Blandine Bardeau Interview for LURVE Magazine

A recent graduate of Central Saint Martin’s, Blandine Bardeau is set to amaze you. Her transformable collection not only has it’s own identity but challenges any formal technique in the industry’s tradition so far. Creating a silhouette like no other her garments hold secrets from mythical tales, religious views from foreign countries and a freedom […]

A recent graduate of Central Saint Martin’s, Blandine Bardeau is set to amaze you. Her transformable collection not only has it’s own identity but challenges any formal technique in the industry’s tradition so far. Creating a silhouette like no other her garments hold secrets from mythical tales, religious views from foreign countries and a freedom released from no social conventionality.

With a bright and exciting future in front of her, we talked to Blandine Bardeau about her current situation as a budding artist. With a passionate interview she reveals her obsessive relationship with her inspirations and her unique approach to creating what she believes in.

Ladies and Gentleman I give you, Blandine Bardeau.

This is your graduating collection from Central St.Martins. Tell us about your time studying there. Why Central St. Martins, for you personally?

I first heard about Saint Martins from someone who studied there. I also read about Galliano, Stella McCartney and Alexander McQueen, so, as I wanted to study fashion, I thought it would be a good idea to do it well and go to the best school! I didn’t really know what “best” would mean though. I was quite excited to leave France to study in London as well as perfecting my English. I did the Foundation course there first, which was the toughest time of my life (so far!!). Everybody wants to do fashion and become famous, so the selection is really tough, but I owe it everything. I learned how to research and design, which are the two most important things. The B.A was very confusing at first, because you are left alone, and you don’t get taught how to use a sewing machine properly, nor do you get taught how to pattern cut. But it is part of the whole CSM experience, and it means that you can concentrate on your creativity instead of thinking whether this garment is going to be easy to produce. You are free, and at times you feel that the only thing that is expected of you is to be yourself. Saint Martins doesn’t just teach you about fashion, it teaches you how to use and push your creativity. I never felt judged for my style or my concepts. As long as you push it as far as you can, and as long as you work your fingers to the bone, you are fine! I loved it, and also hated it at times. The best thing about it is that you don’t come out as the same person, but you also don’t come out as the same artist and designer. It makes you look at things in a different way.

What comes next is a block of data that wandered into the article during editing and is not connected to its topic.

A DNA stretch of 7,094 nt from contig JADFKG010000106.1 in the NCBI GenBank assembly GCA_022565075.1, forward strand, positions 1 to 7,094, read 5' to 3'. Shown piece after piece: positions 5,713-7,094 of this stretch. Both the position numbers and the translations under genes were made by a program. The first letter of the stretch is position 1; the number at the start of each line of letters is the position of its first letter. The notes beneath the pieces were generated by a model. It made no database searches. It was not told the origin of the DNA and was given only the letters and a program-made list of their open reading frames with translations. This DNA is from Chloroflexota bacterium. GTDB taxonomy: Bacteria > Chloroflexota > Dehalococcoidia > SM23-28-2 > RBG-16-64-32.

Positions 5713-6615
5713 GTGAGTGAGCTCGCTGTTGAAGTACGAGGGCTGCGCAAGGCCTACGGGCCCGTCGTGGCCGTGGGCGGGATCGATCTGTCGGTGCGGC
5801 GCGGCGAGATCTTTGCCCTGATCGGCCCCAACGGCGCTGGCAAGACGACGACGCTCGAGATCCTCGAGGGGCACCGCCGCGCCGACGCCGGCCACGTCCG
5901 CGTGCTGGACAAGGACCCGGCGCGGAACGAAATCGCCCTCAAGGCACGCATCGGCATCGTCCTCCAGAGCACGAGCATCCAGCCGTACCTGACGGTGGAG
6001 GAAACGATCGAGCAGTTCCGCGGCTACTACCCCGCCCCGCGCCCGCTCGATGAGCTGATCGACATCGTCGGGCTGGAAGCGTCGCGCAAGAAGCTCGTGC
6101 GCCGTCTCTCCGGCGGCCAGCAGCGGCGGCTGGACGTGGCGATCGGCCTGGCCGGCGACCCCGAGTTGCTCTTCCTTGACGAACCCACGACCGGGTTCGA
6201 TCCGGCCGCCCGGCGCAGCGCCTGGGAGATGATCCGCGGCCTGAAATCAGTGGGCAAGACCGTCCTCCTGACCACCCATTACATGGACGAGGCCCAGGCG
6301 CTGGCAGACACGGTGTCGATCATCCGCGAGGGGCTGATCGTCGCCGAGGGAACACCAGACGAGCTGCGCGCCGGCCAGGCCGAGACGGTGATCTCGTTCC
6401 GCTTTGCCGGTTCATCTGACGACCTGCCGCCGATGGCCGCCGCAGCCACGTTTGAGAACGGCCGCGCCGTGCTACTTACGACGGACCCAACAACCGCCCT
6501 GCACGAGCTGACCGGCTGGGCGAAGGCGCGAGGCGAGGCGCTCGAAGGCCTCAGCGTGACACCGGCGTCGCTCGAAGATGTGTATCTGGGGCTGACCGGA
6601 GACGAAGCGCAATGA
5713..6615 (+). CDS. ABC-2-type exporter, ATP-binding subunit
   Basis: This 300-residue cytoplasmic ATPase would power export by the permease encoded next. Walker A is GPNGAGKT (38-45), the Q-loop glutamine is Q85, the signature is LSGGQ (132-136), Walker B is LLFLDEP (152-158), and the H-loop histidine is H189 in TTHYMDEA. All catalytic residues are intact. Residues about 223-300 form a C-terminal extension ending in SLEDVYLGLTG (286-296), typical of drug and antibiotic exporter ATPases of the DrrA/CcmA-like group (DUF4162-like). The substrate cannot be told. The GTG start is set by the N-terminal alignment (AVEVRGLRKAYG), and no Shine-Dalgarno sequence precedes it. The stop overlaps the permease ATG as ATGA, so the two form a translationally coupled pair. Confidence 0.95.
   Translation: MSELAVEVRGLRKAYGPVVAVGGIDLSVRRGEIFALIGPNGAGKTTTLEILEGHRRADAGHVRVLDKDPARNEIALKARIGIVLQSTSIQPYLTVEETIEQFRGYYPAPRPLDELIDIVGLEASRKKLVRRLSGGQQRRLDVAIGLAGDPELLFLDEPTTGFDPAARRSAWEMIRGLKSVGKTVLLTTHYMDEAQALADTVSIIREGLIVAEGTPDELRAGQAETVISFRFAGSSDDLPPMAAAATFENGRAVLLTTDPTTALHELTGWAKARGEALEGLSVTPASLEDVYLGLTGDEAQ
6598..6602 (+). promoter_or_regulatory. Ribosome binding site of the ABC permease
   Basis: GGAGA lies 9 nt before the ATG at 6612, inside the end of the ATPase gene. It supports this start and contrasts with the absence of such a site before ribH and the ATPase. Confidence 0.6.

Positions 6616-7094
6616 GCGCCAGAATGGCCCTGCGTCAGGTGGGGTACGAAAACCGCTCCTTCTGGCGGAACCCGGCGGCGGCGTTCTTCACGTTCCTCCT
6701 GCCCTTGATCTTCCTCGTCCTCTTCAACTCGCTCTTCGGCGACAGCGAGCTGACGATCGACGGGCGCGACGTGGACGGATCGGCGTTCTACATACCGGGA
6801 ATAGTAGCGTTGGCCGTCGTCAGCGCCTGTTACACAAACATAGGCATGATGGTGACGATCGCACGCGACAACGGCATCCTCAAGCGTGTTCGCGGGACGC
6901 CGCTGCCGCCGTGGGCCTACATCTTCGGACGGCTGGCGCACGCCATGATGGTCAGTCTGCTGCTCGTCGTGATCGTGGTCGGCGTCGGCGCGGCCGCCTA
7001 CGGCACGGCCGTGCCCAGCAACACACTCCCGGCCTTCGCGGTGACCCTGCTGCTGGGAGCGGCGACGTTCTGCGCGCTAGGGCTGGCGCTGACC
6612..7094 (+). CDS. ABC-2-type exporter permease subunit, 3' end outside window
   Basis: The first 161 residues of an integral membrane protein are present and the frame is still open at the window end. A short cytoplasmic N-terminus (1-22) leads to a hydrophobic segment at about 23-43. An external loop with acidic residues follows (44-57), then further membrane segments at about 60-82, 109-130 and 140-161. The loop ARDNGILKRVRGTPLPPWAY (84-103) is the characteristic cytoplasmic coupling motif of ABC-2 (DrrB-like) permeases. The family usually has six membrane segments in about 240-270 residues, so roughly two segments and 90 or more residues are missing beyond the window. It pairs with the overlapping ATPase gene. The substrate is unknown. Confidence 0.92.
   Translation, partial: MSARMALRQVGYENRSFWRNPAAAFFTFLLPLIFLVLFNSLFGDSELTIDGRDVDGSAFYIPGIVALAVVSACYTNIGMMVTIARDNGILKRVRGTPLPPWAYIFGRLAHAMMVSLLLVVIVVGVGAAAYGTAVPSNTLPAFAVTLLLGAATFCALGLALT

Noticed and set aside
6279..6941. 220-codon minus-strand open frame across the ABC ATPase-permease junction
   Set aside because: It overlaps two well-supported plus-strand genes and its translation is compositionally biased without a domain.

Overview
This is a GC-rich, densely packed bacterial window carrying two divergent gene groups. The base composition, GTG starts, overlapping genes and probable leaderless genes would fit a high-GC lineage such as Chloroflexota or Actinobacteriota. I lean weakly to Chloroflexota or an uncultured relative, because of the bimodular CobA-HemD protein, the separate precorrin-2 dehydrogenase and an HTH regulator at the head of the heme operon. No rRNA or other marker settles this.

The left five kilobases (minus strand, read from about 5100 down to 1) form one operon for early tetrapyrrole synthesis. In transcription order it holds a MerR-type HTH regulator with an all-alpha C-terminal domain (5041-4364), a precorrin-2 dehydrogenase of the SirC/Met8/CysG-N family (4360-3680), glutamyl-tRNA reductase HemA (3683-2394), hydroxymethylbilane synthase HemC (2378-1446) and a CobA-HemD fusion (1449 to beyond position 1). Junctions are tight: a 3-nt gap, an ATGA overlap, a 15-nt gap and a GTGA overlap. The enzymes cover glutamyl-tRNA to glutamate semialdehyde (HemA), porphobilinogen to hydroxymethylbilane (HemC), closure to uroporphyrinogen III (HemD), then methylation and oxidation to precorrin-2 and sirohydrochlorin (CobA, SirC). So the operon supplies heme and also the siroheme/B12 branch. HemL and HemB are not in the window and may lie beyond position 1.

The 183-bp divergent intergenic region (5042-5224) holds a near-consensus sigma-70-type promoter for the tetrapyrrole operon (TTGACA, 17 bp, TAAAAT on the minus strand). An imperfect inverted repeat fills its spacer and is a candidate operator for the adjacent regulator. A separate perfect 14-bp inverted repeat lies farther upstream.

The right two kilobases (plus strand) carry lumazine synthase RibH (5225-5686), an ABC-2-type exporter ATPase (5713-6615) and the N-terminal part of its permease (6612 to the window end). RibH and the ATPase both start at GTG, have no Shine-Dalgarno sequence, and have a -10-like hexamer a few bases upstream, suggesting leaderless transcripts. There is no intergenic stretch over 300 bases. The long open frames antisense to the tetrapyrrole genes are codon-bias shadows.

Your designs are outstanding! They completely go beyond any structural formalities we have ever seen. Can you tell us about your inspirations behind your collection.

Thank you! I started getting very much into people who choose very unconventional lives, especially artists and designers. I love the freedom that emanates from musicians like Björk, CocoRosie, or David Bowie. They create mythologies around a stage character, but what’s fascinating is that the boundaries between the real and the imagined are very thin. The idea of transformation has inspired me throughout the year, and I wanted to create clothes which are not uniform and rigid, but, just like us as people, have identities which allow us to become creatures, animals, boys or girls. Our imagination is endless and much more powerful than we think and I used mine to create my collection, basing a lot of the shapes on my own drawings. I wanted this collection to be as free and natural as creation is for a child.

I looked at more traditional cultures where people allow themselves to become animals, trees or the opposite sex, and I found that Paganism, which used very a widespread religion, is imbibed with the same stories and possibilities. Our connection to nature has completely changed since Paganism was replaced by Christianity, and the world is somewhat empty of spirituality. I wanted to whisper a little bit of magic in my clothes…

How did it go putting together the full runway show from start to finish? Were there any elements to the show that you were passionate about having involved? What music did you choose?

I have never experienced anything so stressful! And I am usually super stressed! The first show at school was hectic because the backstage was tiny and there weren’t many models so they had to change every 4 minutes, so while people saw them walking calmly, they were in fact running up the stairs taking their clothes off as soon as they reached the exit door!! The Press Show was a little better, although we showed twice in the same day with more space and less students; much more professional, I have to say, and even though I almost died of a heart attack, I really enjoyed the thrill. I would do it again tomorrow! I enjoyed everything about it, although I could have done with more models. I knew what song I was going to use about a year before the show, I know I’m a bit of a geek. I get obsessed by a band or a musician every two years or so and that is more or less the only thing I listen to. At the moment it is CocoRosie, so it had to be them. I choose Rainbowarriors because it’s one of their only songs that has a “model walk” beat: I wanted something with drums, a bit tribal. The song was perfect. Strangely enough I don’t like to watch the video of my show. I only notice the flaws, and it’s scary because it cannot be changed…